For the most part, HOA Board of Directors make the right decisions when it comes to their community’s business. From approving annual HOA budgets, to making decisions on repairs and prioritizing improvements, these HOA boards are the trusted individuals who look after the community assets.
Besides, the board members are homeowners too, so the decisions they make affect them also. However, when it comes to relaying those actions to the homeowners, the ball is often dropped. Most homeowners don’t have the time, or quite frankly, the interest, to attend regular board meetings. They just want to know what’s going on. Yes, board minutes are available if you call and ask for them, or they may possibly be published in a clunky, archaic website that doesn’t work on your mobile. But we all now live in the age where information is fed to us in our hand. We don’t want to hunt it down – who has time to do that? And, the harder it is to get the information, questions start arising on the transparency of the board and the quality of decision making, which can quickly turn members dissatisfied and reactionary.
Case-in-point: A recent increase in dues caused an outrage from the residents of a community association. The residents questioned the board’s ethics and their ability to make the right decisions. They poked at the community manager and her company for having high fees and marginal service. What they didn’t know is the decision to raise fees was justified – increased utility costs, an updated reserve study and just flat out cost increases of their quality vendors. The board did their job by methodically examining and debating the merits of each line item in the budget, however, they didn’t communicate the process they went through to the residents. Their only communication was the mailed billing statement showing increased dues, which caught everyone off guard. They could have headed off some of the uproar if they only explained their decisions and prepared the residents for the coming increase prior to receiving a cold invoice. Unfortunately, this is an all too often example of poor communication is community associations.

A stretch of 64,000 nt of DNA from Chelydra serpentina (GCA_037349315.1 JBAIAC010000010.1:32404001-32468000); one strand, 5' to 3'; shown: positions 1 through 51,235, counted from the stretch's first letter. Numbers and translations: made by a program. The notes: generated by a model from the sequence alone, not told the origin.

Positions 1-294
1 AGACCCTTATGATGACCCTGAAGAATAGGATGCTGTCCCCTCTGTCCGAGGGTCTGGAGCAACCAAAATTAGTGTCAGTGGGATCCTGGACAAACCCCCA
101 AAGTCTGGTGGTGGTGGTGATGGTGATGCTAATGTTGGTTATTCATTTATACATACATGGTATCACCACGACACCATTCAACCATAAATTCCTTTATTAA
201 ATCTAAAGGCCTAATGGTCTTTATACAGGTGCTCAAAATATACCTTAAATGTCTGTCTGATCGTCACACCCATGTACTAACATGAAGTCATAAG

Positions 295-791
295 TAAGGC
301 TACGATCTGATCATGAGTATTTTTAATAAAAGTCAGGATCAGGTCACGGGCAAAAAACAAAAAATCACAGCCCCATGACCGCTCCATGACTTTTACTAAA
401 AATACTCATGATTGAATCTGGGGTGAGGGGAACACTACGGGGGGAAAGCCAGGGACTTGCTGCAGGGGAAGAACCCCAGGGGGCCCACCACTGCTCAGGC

So here’s a thought, why not enlist the help of a communication person, or persons, to be responsible for proactive communication? In effect, they are Community Reporters. They report board actions (public ones of course), status of projects, events, issues, closures, and yes, even explanations about the coming HOA dues increase.
Community reporters should be appointed by the board just like other committee members. They should be trusted individuals who are ethical, factual and will work for the benefit of making the community great. And, if your association is really active, split the duties up with several reporters covering certain, specific areas. Of course, you will need a centralized reporting platform that is mobile push-oriented and allows multiple persons to report in official capacity for the association.
Most importantly, the reporter should not be the community manager. The manager has plenty of other day-to-day business he or she is responsible for. The manager and community reporters should work together and be able to communicate the things they are responsible for. For instance, the manager can communicate board meeting schedules and the short, urgent daily messages to the community, such as gate or pool closures or security alert. The community reporters could then be responsible for communicating events, project updates and the public board actions. Splitting the duties up with trusted individuals will make the job manageable for all involved.
The short of it is, being proactive with your communication will keep the homeowners informed, the questions to a minimum and may avoid hard feelings that can arise from misperceptions about the leadership of the community. All of this leads to greatcommunities!